CRM is as common within business-to-consumer (B2C) environments as it is in business-to-business (B2B) ones. There are, however, distinct differences between the two, one of which is that the level of detail within a B2C system is much greater.
In a B2C environment you often only get one chance to interest a customer. It is therefore imperative that you do the right analysis and identify the touch points needed to win each customer. After that, CRM becomes a tool to determine the propensity of customers to do various things, depending upon their stage in the life cycle. It is more complex than B2B CRM, which tends to be multi-touch and rely on a much deeper relationship model.
St George Bank is driving customer profiling as part of its CRM strategy. By taking the time to understand a customer’s needs, and then capturing those needs in its CRM system, bank staff are able to have smoother and easier conversations with customers. As staff carry out a transaction, they can see the customer’s details, their history, what they have declined in the past and what they have previously expressed an interest in. Already, this is impacting positively on the sale of financial products.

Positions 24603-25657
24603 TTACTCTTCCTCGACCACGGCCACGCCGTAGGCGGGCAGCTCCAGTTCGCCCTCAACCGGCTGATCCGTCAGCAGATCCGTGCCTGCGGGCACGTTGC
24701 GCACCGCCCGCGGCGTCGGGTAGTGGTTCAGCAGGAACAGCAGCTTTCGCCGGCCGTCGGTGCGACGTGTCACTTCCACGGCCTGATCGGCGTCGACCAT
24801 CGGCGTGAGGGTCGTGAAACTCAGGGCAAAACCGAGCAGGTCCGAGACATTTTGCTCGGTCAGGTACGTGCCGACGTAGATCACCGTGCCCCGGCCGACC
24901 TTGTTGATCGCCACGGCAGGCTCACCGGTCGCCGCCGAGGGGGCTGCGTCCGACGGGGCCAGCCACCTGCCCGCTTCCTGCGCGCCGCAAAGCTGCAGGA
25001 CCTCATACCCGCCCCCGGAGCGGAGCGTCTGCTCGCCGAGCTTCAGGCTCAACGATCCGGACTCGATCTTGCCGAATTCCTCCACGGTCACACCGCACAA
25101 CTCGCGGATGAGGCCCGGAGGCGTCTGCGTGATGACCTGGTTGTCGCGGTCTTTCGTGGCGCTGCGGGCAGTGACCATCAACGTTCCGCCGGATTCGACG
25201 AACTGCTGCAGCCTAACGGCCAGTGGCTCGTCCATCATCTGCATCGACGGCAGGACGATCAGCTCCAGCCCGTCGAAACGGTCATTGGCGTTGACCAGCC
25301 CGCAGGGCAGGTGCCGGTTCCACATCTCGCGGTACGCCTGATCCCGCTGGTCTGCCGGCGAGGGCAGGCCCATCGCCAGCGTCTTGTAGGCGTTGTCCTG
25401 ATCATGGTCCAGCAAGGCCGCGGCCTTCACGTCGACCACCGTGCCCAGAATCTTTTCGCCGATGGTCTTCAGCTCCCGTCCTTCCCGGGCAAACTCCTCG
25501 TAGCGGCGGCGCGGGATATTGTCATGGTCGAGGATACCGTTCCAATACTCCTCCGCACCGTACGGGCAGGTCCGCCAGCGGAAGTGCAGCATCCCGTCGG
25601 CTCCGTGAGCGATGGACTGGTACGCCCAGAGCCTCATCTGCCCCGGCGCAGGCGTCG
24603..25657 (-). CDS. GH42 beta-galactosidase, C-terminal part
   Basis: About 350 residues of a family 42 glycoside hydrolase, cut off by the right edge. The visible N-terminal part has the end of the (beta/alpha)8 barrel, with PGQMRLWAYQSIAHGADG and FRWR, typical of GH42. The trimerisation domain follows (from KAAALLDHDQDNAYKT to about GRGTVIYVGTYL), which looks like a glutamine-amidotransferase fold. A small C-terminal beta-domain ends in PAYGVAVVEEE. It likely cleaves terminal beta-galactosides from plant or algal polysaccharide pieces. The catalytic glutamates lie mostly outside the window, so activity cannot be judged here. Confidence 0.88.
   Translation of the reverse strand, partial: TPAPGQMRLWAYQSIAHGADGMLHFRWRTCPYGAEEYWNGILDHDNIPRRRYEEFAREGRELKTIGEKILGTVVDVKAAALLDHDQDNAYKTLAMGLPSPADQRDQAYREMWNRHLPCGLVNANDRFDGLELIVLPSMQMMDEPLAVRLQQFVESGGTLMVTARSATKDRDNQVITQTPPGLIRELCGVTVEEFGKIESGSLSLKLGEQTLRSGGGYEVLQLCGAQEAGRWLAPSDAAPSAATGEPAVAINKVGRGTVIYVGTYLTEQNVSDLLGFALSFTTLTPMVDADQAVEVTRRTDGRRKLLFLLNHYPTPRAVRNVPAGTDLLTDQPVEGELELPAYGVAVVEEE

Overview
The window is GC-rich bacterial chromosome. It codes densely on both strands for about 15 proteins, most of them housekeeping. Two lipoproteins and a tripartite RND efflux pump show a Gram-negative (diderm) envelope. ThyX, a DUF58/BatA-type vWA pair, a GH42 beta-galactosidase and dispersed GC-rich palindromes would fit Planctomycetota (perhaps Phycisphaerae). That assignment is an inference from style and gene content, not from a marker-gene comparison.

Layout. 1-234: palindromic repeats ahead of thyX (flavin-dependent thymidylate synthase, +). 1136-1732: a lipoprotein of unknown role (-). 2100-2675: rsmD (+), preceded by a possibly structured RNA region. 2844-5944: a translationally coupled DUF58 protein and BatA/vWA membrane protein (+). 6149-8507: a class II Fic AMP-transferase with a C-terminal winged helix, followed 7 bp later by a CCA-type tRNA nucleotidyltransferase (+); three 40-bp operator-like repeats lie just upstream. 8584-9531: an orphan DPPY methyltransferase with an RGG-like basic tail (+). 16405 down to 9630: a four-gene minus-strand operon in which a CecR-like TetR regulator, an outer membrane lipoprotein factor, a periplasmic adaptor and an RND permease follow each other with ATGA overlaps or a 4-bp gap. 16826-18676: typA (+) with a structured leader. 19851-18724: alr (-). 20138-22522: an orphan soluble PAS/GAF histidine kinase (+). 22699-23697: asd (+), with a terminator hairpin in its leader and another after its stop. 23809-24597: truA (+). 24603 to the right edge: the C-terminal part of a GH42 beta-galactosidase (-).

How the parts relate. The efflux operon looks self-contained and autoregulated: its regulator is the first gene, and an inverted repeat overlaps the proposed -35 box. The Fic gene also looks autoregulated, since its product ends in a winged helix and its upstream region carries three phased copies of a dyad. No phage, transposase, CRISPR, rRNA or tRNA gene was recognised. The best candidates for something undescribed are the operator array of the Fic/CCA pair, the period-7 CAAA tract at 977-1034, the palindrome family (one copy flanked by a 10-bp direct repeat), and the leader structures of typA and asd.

“A key part of it is the people – how they interact with customers. We now have the system and processes right, and have the good people in place. Thats going to be very hard for our competitors to replicate,” states St George’s general manager of retail banking, Brad Thorsby.
In B2B environments, a large part of a company’s revenue is often tied up with a relatively small number of clients. The management of those key accounts naturally becomes very important. Early on, many B2B businesses made the mistake of tackling CRM in a piecemeal fashion. Some focused on implementing a CRM system. Others concentrated on allocating account management responsibilities. And some simply addressed the relationship side of CRM by taking corporate boxes at the MCG or taking clients to the opera.